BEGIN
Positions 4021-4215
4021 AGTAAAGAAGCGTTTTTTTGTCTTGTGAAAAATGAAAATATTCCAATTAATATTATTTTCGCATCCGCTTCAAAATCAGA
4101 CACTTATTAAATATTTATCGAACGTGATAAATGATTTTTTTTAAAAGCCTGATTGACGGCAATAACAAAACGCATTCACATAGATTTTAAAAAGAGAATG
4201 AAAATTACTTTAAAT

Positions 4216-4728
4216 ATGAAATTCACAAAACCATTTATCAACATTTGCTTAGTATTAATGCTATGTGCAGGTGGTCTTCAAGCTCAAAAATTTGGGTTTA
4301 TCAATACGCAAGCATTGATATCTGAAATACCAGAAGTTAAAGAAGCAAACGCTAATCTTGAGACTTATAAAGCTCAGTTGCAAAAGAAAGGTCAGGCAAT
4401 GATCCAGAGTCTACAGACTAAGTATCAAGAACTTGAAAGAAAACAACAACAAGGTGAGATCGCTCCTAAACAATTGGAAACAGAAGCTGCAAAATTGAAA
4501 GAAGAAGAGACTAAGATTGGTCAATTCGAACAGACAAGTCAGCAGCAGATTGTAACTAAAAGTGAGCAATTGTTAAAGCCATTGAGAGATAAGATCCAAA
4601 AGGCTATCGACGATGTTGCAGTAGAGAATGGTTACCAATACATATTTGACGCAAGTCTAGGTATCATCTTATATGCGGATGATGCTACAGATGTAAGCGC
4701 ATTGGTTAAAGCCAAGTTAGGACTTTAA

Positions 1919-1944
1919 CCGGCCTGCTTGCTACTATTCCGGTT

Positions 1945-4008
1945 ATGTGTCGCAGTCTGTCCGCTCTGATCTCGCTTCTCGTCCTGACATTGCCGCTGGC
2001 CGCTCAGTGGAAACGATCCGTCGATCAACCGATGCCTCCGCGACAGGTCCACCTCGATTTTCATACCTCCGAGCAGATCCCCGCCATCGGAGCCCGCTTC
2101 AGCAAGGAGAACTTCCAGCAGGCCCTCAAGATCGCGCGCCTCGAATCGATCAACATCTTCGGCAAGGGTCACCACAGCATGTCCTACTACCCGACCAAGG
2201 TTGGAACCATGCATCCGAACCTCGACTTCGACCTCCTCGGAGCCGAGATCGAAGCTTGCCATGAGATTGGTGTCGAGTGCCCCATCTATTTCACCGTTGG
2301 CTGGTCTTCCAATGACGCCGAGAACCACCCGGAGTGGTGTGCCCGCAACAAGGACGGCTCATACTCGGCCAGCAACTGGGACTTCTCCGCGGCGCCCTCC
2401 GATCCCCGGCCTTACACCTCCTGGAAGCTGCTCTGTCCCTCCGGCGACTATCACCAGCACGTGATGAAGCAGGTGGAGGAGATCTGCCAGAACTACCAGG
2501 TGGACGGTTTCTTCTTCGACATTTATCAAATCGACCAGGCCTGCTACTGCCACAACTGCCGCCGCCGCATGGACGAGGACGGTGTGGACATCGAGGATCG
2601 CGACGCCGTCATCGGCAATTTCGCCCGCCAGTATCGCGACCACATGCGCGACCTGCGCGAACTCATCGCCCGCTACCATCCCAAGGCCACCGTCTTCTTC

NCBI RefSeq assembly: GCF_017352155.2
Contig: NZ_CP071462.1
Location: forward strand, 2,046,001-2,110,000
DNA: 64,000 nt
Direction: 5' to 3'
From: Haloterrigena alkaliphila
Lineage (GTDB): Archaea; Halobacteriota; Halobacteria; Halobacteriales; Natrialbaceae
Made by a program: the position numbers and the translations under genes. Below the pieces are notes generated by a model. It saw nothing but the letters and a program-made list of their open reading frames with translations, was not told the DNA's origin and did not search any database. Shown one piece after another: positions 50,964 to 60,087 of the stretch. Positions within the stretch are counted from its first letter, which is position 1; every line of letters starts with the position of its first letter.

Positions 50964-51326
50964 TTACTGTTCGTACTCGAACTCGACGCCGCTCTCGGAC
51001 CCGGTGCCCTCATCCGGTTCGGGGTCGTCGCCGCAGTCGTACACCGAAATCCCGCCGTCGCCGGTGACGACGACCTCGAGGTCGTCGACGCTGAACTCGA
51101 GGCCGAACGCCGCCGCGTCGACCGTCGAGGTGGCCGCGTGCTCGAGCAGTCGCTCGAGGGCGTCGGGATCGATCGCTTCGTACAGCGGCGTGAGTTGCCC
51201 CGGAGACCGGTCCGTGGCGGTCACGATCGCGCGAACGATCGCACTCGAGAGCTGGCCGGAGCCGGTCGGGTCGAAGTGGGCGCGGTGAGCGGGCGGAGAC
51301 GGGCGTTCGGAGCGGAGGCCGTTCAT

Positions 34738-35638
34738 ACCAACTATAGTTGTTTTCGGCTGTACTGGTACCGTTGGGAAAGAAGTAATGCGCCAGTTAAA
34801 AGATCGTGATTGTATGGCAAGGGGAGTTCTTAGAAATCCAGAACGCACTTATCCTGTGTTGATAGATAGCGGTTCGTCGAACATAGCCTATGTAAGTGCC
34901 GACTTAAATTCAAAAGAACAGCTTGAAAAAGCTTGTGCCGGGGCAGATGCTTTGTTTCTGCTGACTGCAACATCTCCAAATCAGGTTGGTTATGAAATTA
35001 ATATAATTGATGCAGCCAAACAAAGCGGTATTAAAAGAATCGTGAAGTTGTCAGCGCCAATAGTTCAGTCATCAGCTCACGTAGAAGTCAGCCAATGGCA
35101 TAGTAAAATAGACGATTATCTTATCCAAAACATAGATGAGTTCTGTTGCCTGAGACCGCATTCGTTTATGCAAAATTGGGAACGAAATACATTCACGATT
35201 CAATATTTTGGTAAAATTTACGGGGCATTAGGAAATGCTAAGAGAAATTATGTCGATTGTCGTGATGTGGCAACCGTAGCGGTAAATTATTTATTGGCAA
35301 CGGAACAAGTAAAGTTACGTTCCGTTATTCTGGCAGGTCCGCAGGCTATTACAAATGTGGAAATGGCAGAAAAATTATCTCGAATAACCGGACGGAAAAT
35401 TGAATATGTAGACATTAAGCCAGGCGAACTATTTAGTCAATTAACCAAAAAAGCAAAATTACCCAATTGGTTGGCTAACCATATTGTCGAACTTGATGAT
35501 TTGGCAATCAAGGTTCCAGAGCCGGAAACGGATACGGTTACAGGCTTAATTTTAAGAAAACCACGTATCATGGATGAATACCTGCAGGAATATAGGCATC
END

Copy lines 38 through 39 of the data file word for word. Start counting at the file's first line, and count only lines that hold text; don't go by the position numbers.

34738 ACCAACTATAGTTGTTTTCGGCTGTACTGGTACCGTTGGGAAAGAAGTAATGCGCCAGTTAAA
34801 AGATCGTGATTGTATGGCAAGGGGAGTTCTTAGAAATCCAGAACGCACTTATCCTGTGTTGATAGATAGCGGTTCGTCGAACATAGCCTATGTAAGTGCC